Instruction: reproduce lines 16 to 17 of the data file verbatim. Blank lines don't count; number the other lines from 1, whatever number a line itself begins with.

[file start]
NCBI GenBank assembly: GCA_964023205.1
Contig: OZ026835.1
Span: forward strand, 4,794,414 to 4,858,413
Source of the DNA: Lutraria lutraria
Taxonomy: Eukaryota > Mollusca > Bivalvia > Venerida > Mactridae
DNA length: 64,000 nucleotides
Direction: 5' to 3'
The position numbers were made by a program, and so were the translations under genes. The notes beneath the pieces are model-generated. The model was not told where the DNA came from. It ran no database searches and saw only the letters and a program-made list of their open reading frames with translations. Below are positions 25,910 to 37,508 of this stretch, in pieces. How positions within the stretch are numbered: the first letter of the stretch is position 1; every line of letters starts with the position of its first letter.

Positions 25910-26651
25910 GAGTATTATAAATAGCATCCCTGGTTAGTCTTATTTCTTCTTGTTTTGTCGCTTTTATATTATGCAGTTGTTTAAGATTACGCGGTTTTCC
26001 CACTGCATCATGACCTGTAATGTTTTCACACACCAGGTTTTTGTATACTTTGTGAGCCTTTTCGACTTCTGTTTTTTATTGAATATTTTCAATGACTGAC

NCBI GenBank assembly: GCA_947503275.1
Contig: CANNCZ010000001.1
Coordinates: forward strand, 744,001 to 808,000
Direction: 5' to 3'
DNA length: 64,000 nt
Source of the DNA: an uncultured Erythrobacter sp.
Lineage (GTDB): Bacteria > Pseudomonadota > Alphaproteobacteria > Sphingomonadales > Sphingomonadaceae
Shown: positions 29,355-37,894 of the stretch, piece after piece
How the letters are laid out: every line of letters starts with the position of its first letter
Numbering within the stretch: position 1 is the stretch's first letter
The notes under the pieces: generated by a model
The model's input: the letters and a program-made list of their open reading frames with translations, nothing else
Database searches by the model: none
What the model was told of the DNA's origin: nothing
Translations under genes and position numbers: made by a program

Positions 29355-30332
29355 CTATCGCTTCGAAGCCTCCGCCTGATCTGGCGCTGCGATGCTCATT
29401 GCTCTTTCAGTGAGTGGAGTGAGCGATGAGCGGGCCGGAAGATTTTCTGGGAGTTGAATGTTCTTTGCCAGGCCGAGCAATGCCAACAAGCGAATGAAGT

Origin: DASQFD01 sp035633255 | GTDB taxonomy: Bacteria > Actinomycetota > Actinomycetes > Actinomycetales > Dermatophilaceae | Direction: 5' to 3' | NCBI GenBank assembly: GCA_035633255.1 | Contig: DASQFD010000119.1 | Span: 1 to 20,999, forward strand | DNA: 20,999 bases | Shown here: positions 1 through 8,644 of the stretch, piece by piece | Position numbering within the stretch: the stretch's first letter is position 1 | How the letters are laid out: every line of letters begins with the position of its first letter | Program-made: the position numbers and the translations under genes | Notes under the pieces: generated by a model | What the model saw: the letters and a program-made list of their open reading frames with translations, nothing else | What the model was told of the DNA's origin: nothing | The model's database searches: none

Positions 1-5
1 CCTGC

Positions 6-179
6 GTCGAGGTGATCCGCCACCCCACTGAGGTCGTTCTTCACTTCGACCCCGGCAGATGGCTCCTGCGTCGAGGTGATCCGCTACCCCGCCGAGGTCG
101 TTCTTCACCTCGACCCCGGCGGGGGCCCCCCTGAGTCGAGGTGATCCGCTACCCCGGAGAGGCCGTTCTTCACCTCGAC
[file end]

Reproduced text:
DNA length: 64,000 nt
Source of the DNA: an uncultured Erythrobacter sp.